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Emacs packages that make me happy (and hopefully make you happy as well!)

Published Fri Oct 08 2021

Tags: emacs editor

Today we are going to look at fun packages for Emacs that makes me happy! These packages may not be the most useful, but add the extra flare to make your editor feel more like home. This might not come as a shock, but I'm a big fan of individualized solutions instead of the classical "one size fits all" approach like many big IDEs have (e.g, IntelliJ IDEA, Eclipse). Customizing, even if it's just smaller things, can make your experience more personal and make you more productive. I feel almost naked when I try to use some other editor than Emacs, as nothing even come close. Emacs can be configured the way I want it, in other words: a setup that works for ME, and not necessarily someone else. (My love for individualism may not come as a shock after my longer article on Ayn Rand).

All Emacs setups may be different, so you may not even enjoy the packages below. There was once a joke going around that two people who both used Emacs, would never be able to use each others setup or even enjoying it. (overriding the built in hotkeys is way more common than you might think…)

NB! I will also cover installs and other info where relevant (mostly where the github repos don't cover it well) to get you started if you are new to Emacs. If you are an experienced user you will probably skim through these sections.


This is probably the most useless, but fun package that I use daily. What it does is simple: show emojis in code comments, text (like Org-Mode), and other places you (may) want them. To get started with Emojify you install it based upon the guides on their github repo. The first time you use it, it will download a set of emojis for you (github emojis if I remember correctly, so many flags, smileys, snake, fruits, etc.). If you are the adventurous type, you can even add your own (sadly I have not done this).

Fun fact: When writing my blog posts, I use org mode comments (to create todos) with emojis a lot. Livens up the text and makes it fun to work on! Did I mention that I write ALL of my blog posts from within Emacs? ;)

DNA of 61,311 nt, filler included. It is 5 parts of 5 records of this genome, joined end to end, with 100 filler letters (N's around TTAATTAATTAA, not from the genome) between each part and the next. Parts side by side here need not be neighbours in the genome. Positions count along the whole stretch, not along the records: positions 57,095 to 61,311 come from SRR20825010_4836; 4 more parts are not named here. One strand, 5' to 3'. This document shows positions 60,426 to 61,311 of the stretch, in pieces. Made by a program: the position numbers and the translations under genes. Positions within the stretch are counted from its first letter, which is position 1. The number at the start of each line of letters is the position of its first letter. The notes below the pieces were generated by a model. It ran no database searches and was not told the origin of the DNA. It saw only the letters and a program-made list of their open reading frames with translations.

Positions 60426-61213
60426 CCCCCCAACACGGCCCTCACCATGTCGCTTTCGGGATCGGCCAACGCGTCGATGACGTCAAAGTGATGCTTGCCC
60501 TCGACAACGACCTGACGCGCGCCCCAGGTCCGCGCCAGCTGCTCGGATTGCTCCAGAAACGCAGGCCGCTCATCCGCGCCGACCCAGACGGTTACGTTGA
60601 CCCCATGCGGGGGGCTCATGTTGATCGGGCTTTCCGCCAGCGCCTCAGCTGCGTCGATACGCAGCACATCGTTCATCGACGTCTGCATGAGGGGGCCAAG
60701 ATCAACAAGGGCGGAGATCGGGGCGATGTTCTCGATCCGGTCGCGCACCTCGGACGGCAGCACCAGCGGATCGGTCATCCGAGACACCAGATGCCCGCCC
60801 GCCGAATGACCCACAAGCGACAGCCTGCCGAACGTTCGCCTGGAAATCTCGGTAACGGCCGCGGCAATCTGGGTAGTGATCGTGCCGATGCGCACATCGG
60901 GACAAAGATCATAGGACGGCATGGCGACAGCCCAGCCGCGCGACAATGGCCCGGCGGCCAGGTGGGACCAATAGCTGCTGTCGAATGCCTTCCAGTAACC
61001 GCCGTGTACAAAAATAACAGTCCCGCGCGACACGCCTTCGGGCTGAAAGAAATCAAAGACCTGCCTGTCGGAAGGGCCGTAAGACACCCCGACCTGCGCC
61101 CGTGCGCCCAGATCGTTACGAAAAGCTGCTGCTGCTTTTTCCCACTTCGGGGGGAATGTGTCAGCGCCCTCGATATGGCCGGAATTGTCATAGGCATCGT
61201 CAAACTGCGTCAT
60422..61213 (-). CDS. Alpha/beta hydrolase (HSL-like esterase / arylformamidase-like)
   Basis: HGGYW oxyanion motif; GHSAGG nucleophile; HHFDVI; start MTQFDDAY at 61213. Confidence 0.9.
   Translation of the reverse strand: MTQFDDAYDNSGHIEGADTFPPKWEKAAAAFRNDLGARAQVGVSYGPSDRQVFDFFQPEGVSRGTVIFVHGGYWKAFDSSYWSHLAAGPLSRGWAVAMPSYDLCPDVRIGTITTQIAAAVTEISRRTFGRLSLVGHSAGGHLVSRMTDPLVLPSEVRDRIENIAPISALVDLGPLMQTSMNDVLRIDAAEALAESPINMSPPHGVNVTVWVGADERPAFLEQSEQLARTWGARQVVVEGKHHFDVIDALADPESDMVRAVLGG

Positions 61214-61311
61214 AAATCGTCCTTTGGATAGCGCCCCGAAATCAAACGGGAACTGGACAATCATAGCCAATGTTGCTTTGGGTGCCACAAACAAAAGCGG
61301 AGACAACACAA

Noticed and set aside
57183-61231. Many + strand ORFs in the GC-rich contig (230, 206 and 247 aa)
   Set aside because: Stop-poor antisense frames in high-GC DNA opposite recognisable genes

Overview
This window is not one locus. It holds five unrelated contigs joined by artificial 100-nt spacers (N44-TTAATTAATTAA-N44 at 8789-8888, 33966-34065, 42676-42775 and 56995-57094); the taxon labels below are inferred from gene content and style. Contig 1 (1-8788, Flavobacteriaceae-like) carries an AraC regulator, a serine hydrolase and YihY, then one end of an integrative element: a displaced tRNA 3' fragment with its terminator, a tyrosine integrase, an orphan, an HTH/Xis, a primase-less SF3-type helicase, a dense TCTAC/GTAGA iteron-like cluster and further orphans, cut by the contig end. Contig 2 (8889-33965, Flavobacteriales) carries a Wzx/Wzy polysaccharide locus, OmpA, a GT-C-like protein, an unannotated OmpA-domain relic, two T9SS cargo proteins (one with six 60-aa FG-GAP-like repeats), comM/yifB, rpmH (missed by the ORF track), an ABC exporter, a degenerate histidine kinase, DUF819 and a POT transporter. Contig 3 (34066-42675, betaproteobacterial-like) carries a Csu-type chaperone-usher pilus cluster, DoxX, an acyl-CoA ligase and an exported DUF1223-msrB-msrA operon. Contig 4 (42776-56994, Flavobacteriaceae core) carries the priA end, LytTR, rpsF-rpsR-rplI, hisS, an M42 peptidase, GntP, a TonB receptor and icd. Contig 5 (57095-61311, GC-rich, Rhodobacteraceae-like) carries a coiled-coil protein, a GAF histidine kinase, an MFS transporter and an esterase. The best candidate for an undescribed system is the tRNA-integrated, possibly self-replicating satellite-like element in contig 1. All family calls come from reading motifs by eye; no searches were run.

emojify mode

(you can do exactly the same in your code comments!)


This is probably the most useful package in this article, especially when doing web development (CSS or other stylesheets especially!). What it does is show color codes (hexadecimal, literals etc.) highlighted with the color they are describing. How does it look? It looks pretty neat! Let's take an example from the main SASS (CSS extension language) stylesheet for this blog:

rainbow mode

To get this nice highlights when you type a color, you just need to install rainbow-mode (which is sadly not covered on its github page, so covering it here) and add a hook for it. This can be done with the traditional package.el or with use-package, so covering both:

;; traditional install with package.el and activation
(package-install 'rainbow-mode)
(add-hook 'prog-mode-hook 'rainbow-mode)

;; use-package version
(use-package rainbow-mode
  :hook prog-mode)

(if you only want it for css-mode or scss-mode, replace prog-mode above with those! I activate it for all programming modes, because I suddenly remember other modes it can be useful for…)

That's it! Now you will have fancy highlighted colors as well!


dashboard replaces the old boring startup screen with a personalized dashboard. This includes a banner, your latest projects (if Projectile is used), latest files worked on, and more depending on your likings. All of it can be configured as you want it. Want to only show 5 latest projects and 10 last worked on files? With a picture of your level 60 shaman as a banner? You do you! If you are nice and structured, then you can show org-agenda (todos, diary etc.) items too.

Protip: Have to add that using Helm gives a nice experience with nice navigatable menus, for both your projects and files. In that case, just navigate to them with the arrow keys and hit enter, and you will browse your projects in a much better way! The project parts are all thanks to the helm-projectile integration, when using projectile as mentioned above.

There are even several extensions you can use to add more functionality to it, with one of my favorites being dashboard-hackernews (which adds a number of the top news from hackernews aka

Most people close the startup screen almost immediately (or disable it), so some of you may not understand why you would want a screen like this. I have my Emacs session open almost all the time, and the only reason to close it is if I for some reason need to restart it or my computer. Why would I ever get back to the dashboard? Because all the information can be refreshed by typing g! Then my recent projects, files, and news from hackernews are updated.

Installation guides are included in the links above (with standard built-in package.el operations), but for reference, here is my setup using use-package:

;; Getting pretty icons 
(use-package all-the-icons)

(use-package dashboard
  :after (all-the-icons dashboard-hackernews)
  (setq dashboard-banner-logo-title "Welcome my queen! Make some kewl stuff today!"
	dashboard-startup-banner 'logo
	dashboard-center-content t
	dashboard-set-heading-icons t
	dashboard-set-file-icons t
	dashboard-items '((projects . 5)
			  (recents . 5)
			  (hackernews . 5))))
(use-package dashboard-hackernews)

(use-package and why I use it might be a future post!)

As I sometimes work on personal files (and them showing up in projects and recents), you will have to look into the official repo above to see some screenshots. Sorry for being boring here :)

Do you have any Emacs packages that add that extra flare to your configuration? Feel free to share them in the comments below :)

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